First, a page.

DLA Piper draws six new PE partners
DLA Piper has announced the hiring of six new partners in its New York and Chicago offices. Five partners from Winston & Strawn are joining the firm's corporate and securities practice as partners: Jason Booth, Richard Ginsberg and Brendan Head join the firm's Chicago office, Christopher Giordano joins in New York and Steven Napolitano will split his time between Chicago and New York. Napolitano, who was previously co-chair of Winston & Strawn's private equity practice, will also serve as co-chair of DLA Piper's US private equity practice. Ginsberg will serve as co-chair of the US fund formation group for the firm. Separately, Drew Chapman has joined DLA Piper's corporate and finance practice as chair of the fund services group. Chapman was previously partner, founder and chair of the fund services group at Sonnenschein Nath & Rosenthal. This past July, DLA Piper also added venture capital, private equity and M&A partners Khoa Do and Michael Reagan in the firm's Palo Alto office. Both join from Greenberg Taurig.

Mayer Brown hires Bird in London
Mayer Brown has added Alistair Bird as partner in its corporate practice in London. Bird joins from Simmons & Simmons, where he was made partner in 1986. From 1994 to 1998, he was managing partner of Simmons & Simmons' New York office where he advised North American companies on the English and European aspects of investing and of doing deals in Europe. Bird specializes in M&A, joint ventures and in private equity and venture capital transactions, with particular expertise in the communications sector. Among his private equity clients are Langholm Capital, including its recent acquisition of Dorset Cereals, and Allen, McGuire & Partners, where he has advised on substantially all its transactions. Sean Connolly, London senior partner, said in a statement: ?We are delighted that Alistair is to join us. The recent addition of both William Charnley and Alistair highlight the ambitions of the firm to succeed in this competitive market. We anticipate announcing further appointments shortly.?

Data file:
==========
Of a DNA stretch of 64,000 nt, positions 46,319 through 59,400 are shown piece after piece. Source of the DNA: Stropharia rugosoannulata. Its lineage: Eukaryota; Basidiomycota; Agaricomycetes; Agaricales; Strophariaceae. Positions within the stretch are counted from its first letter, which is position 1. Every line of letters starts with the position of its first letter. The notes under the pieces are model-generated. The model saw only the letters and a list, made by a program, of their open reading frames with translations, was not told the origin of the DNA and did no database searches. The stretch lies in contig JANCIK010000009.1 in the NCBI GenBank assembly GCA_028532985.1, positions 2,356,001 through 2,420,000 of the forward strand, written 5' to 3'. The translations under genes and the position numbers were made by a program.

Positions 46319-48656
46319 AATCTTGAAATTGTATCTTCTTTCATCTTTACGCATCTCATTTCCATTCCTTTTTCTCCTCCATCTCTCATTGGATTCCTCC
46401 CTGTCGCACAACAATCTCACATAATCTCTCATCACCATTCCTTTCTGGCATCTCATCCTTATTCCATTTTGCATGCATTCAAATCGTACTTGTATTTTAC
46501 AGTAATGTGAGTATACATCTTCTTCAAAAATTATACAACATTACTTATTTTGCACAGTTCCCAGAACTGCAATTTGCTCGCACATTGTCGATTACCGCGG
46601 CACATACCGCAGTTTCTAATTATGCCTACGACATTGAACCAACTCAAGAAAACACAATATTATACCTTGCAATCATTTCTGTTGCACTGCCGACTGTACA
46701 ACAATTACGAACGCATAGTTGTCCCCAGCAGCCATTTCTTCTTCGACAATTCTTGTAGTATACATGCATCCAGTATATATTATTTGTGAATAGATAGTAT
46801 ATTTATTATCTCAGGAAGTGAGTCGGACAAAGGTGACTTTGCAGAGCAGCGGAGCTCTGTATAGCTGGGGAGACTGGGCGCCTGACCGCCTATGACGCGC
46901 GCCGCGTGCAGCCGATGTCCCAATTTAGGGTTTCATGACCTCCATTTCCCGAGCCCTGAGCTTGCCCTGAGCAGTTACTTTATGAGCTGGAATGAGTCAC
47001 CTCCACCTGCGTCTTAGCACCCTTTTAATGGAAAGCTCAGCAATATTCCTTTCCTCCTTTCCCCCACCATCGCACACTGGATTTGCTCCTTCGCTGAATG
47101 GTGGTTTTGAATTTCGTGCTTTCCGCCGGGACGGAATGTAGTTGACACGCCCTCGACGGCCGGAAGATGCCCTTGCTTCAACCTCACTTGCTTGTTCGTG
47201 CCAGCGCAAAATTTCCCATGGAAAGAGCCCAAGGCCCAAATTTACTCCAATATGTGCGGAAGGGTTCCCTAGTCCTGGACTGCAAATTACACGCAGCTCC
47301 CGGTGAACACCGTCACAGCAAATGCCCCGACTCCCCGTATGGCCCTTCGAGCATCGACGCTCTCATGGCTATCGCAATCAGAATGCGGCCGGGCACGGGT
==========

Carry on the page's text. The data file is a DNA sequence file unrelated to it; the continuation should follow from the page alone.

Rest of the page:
Paul Hastings adds two in Asia
Paul, Hastings, Janofsky & Walker has hired Joseph Kim in Tokyo from Latham & Watkins and Patricia Tan Openshaw in Hong Kong from Skadden, Arps, Slate, Meagher & Flom. Kim's practice focuses on leveraged finance, as well as project development and project finance throughout Asia. He has represented commercial banks, sponsors and export credit agencies, in addition to a number of private equity investors and private and publicly held companies. Openshaw advises an array of corporate and project transactions involving energy and infrastructure assets and in financings involving commercial banks, export credit agencies, multilateral agencies and private equity funds. Her experience covers the Asia region and Australia where she has represented multinational companies in restructurings, refinancings, private equity investments, divestitures, privatizations and cross-border acquisitions. ?The continued growth of our Asia practice is a top priority for the firm,? said Robert Miller, global corporate department chair, in a statement

Linklaters hires two and moves one
In three separate announcements, Linklaters has transferred its global finance head to New York, replaced its investment management head in Asia and hired a partner in Milan. John Tucker, global head of finance and projects in London, moves to New York, where he also adds the title of managing partner ? Americas. Tucker advises banks, bank syndicates, sponsors and companies on syndicated lending, secured and structured financings. In Hong Kong, Linklaters has replaced Graham Turl with Michael Guilday, who becomes counsel and head of the firm's investment management practice in Asia. The move marks a return for Guilday, who worked at Linklaters from 2002 to 2004 before joining Allens Arthur Robinson in Sydney, Australia, where he advised on a full range of investment funds products, including private equity funds, hedge funds, real estate funds, infrastructure funds and listed permanent capital vehicles. In Milan, Linklaters has hired Luca Picone as corporate partner. Picone joins from Bonelli Erede Pappalardo, where as partner he has advised on public and private M&A and in private equity transactions.